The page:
The dark skies wept through the day and all through our church’s Christmas eve service. But as the choir sang, in great jubilation, Gloria in Excelsis Deo, with the congregation joining in, no rain nor disaster of any proportion could dampen the spirit that comes with celebrating the birth of Grace on Christmas.  

Our small half family (half is somewhere far away) went through all our Christmas traditions—a roast turkey dinner, followed by opening of gifts. The turkey almost didn’t make it; it was the only one left in the supermarket. People ahead of me ignored it because it was of an inferior brand. But a turkey is a turkey is a turkey. At 6.2 kilos, it is good for four creative meals.

I got another chronological Bible this year from son #1 (Holman Christian Standard Bible) and a mouse from hubby. (Last year my computer conked out on me on Christmas day; this time, my mouse died.)  Son#2 sent his and his family’s gift weeks ago through the mail. Son #3 promised my gift is forthcoming.

But the greatest Gift of all is what the shepherds heard from the angels on a silent night over two thousand years ago.

Come, adore on bended knee
Christ, the Lord, the new-born King.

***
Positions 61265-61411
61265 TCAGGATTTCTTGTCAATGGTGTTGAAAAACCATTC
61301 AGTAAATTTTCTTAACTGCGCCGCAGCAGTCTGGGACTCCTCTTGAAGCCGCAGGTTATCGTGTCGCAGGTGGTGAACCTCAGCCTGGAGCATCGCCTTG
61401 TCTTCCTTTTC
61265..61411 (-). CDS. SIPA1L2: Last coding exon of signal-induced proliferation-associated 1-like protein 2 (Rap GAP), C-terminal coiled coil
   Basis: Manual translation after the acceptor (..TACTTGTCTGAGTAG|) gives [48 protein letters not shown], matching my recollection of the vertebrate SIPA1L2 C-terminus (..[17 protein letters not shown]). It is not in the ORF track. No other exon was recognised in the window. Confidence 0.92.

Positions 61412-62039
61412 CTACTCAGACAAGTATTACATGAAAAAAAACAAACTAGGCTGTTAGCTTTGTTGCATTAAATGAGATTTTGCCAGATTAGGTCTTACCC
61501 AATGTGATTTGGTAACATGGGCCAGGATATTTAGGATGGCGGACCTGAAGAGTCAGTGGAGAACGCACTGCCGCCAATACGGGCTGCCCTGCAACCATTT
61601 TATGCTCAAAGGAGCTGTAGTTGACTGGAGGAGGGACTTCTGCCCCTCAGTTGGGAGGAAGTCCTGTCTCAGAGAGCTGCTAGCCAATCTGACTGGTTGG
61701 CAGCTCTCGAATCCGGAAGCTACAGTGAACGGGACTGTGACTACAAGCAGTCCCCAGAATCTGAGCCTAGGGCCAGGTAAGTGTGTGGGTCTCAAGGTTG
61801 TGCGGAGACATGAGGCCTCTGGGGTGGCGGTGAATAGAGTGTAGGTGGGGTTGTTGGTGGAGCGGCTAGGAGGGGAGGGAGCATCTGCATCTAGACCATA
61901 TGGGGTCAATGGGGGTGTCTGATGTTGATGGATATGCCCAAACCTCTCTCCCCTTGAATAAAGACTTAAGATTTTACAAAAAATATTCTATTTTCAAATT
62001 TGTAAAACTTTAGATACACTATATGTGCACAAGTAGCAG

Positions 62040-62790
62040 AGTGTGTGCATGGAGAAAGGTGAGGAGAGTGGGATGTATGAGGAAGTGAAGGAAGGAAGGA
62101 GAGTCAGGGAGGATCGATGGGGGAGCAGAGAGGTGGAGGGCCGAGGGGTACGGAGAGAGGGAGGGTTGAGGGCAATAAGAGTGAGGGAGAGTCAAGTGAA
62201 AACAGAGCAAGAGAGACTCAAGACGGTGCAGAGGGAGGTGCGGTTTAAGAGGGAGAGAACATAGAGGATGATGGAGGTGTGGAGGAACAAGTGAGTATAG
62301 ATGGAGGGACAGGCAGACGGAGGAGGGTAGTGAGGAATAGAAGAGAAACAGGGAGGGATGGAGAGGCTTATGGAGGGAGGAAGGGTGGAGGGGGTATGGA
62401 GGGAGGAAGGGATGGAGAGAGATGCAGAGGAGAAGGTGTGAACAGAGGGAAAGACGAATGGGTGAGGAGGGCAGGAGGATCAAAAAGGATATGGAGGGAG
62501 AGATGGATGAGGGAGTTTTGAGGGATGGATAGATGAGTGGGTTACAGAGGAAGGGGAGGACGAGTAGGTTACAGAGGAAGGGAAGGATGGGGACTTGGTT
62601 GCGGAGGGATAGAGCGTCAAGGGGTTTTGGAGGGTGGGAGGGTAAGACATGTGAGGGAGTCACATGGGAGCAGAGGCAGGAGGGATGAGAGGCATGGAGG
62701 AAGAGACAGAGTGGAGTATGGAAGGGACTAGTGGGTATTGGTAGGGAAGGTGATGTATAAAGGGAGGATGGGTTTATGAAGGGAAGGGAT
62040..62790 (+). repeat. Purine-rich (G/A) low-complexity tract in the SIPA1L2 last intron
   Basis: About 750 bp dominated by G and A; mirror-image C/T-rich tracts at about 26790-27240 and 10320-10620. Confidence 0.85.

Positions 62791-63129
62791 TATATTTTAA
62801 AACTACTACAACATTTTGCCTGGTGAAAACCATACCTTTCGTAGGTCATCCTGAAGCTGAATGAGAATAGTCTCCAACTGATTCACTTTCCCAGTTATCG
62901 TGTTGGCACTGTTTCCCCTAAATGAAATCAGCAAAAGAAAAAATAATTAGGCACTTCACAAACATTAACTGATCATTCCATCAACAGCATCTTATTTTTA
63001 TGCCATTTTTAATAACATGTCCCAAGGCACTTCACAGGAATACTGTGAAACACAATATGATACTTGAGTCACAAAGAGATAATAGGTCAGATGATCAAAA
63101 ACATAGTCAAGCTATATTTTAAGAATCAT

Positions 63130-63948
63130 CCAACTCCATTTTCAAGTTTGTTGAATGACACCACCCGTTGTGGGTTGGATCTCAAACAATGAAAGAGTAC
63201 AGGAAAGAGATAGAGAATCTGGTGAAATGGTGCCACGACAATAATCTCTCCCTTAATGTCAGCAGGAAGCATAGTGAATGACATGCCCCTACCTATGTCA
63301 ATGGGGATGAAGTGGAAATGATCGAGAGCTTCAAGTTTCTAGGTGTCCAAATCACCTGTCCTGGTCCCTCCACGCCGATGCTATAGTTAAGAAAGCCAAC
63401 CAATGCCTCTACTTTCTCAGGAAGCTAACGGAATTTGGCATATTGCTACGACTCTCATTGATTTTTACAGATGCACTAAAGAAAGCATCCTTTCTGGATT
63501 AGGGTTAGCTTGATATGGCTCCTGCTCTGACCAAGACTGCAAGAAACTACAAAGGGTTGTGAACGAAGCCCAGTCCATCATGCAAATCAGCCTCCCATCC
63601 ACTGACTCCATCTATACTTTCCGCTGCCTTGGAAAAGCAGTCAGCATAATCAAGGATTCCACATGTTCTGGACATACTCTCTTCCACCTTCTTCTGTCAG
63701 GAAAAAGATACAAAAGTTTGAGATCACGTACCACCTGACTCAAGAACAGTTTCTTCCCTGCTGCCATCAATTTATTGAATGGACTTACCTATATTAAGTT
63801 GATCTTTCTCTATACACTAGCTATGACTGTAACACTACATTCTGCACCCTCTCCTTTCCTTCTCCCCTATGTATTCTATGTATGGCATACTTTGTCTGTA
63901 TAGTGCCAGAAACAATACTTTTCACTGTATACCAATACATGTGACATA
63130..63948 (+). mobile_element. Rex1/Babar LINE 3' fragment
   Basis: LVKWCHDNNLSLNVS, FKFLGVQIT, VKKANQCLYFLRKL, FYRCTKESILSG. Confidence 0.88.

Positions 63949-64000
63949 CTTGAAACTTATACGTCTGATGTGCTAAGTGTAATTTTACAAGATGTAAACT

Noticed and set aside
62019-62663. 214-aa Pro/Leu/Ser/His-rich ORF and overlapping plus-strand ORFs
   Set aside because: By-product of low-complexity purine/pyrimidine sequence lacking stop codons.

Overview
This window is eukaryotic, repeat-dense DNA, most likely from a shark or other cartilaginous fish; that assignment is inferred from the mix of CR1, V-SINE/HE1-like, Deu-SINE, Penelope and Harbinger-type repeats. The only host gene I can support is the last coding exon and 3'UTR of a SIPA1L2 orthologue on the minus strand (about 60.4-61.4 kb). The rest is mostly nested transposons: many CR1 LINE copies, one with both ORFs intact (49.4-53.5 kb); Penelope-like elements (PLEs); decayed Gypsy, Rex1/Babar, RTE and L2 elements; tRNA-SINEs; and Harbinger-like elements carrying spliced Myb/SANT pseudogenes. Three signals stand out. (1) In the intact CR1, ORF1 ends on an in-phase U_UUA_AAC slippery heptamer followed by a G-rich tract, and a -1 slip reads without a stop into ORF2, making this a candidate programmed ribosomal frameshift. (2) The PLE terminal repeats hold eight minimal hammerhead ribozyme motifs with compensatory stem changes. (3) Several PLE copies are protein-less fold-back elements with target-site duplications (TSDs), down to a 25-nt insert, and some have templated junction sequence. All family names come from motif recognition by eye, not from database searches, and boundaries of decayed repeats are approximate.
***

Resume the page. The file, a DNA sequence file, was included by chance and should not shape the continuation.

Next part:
Gloria in excelsis Deo.
Gloria in excelsis Deo.

Glory to God in the highest!

Tuesday, December 23, 2014

Christmas Smiles

Except for household chores and cooking, all other tasks belong to me. Preparing our yearly Christmas card, therefore, falls under my jurisdiction. It isn’t a walk in the park.

A Christmas card should reflect the joy of the season. And what better image to communicate it than a smile? 
This is where the problem arises. Except for me, the creatures I live with are camera-shy; rather, camera-averse.

While the world takes selfies, my boys take cover.  The few times my camera catches them smiling is when they are not aware the thingamajig is before them. After scouring my files of photos, I find one or two where they seem like they're savoring the moment. So I quickly edit and put these together.